Hasbro and Paramount's toy-based movie franchise returns in a big way next summer with Transformers: The Last Knight, the first film in the series spawned from the creation of an impressive writers room of top Hollywood talent. This group of creators and their ideas for the future helped convince director Michael Bay to return again to helm the fifth installment.
And while Transformers: The Last Knight is indeed the fifth movie and features many familiar characters, it's also an entry point for new viewers and a launchpad for future spinoffs. If you didn't already know, Transformers is very soon going to become its own shared cinematic universe for Paramount Pictures as the studio takes a few pages out of the Disney-Lucasfilm-Marvel playbook. There's already a Transformers spinoff scheduled for just one year after The Last Knight and it centers on the fan-fave friendly Autobot Bumblebee.
Fans following the interesting development and news surrounding future plans of the series may already know this, but what you don't know is that there was an idea for an R-rated version of Bumblebee as well. It's not happening (yet) by Michael Bay thinks it'd sure be fun to explore that potential. While visiting the set of Transformers: The Last Knight earlier this year our own Ben Kendrick had the chance to join in on a conversation with Bay about this very topic where the director revealed the following:
"There's actually one idea that would be really fun R-rated. With Bumblebee. I don’t wanna say what, but it would be really fun. It could be fun. Very Quentin [Tarantino]."
When pressed about the idea of a not-for-kids movie based on a totally-for-kids toy license, Bay continued, "I don’t wanna say, but it would be really fun." Refusing to share specifics, the group of journalists on set asked if this R-rated Transformers pitch came from the writers room.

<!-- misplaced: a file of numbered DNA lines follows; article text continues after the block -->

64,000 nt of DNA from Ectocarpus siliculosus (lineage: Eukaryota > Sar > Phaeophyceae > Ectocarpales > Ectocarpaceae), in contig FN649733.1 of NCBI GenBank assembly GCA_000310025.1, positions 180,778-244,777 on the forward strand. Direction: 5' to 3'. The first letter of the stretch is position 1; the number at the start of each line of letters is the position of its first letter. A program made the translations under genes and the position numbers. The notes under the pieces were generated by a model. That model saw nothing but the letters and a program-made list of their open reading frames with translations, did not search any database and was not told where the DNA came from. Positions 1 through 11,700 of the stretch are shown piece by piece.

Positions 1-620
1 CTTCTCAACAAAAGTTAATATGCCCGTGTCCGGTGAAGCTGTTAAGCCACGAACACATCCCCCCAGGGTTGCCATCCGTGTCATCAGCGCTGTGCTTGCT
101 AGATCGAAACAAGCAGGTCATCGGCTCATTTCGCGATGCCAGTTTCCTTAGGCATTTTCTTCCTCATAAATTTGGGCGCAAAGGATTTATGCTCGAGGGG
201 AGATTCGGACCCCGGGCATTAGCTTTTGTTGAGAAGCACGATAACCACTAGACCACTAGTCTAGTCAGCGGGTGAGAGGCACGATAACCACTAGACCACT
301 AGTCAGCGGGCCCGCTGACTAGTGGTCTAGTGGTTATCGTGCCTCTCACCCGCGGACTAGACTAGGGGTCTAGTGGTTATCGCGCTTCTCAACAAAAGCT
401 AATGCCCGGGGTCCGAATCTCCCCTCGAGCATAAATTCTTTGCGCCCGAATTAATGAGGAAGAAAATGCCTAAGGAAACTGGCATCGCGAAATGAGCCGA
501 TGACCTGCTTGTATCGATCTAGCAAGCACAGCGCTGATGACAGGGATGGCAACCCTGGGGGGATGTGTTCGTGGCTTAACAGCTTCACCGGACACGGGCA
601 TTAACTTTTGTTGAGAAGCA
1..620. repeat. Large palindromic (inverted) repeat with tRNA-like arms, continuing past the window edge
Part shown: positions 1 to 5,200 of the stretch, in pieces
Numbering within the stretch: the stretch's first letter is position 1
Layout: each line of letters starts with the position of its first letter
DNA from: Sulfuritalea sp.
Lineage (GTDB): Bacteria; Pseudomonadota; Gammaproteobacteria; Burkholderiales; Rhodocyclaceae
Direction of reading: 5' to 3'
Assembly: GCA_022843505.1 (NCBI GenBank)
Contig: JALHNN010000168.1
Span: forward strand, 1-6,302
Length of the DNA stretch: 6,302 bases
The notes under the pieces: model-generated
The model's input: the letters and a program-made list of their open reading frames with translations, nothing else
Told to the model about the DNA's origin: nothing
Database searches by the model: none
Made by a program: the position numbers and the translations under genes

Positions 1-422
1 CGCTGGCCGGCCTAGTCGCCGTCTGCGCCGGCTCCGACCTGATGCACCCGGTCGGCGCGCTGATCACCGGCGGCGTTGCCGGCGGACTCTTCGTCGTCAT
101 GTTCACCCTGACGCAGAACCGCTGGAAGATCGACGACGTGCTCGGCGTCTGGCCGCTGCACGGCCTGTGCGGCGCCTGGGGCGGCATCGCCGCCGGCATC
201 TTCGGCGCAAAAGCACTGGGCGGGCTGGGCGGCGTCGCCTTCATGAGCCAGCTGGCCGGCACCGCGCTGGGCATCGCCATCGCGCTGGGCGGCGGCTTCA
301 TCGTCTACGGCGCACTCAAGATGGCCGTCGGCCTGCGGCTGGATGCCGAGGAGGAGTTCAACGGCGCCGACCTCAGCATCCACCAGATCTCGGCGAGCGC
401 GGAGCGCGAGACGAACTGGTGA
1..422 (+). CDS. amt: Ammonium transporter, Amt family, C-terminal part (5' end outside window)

For a franchise banking on billion dollar international hits with every entry, is this even realistic at this point? Hasbro makes even more of their revenue from licensing and merchandising since Transformers is one of their flagship brands and cutting off youth could significantly reduce their licensing potential. Bay relayed that same unfortunately reality by adding, "No, because Hasbro. I mean, you can't really."
That being said, if the plan is to scale up the film franchise series into a "cinematic universe" with annualized theatrical releases - like every studio is attempting to in the wake of Marvel Studios' precedent-setting success - in order to maximize appeal and cater to different target demographics, it's becoming increasingly important to try new and different things.
Twentieth Century Fox for instance, saw their biggest superhero success story in early 2016 by letting go of the strict creative control reins of the X-Men franchise just enough so that producer and star Ryan Reynolds and director Tim Miller could make and off-the-wall R-rated Deadpool movie that shattered numerous box office records on a moderate budget. And it is also a popular licensing source for Marvel despite its for-adults movie.
For Paramount Pictures and the Hasbro toy company, they may not be there quite yet since the next two years represent just the beginning of their long-term plan, but their grand efforts toward blowing out the Transformers franchise into something even bigger than it already may benefit from some bold and different style of movies. After all, the kids who saw Transformers 1 when it opened in 2017 are teenagers or in their twenties at this point and any fans of the original series are far beyond that.
But how do you even make an R-rated Transformers movie? Add human gore, sexual content and/or vulgar alien language?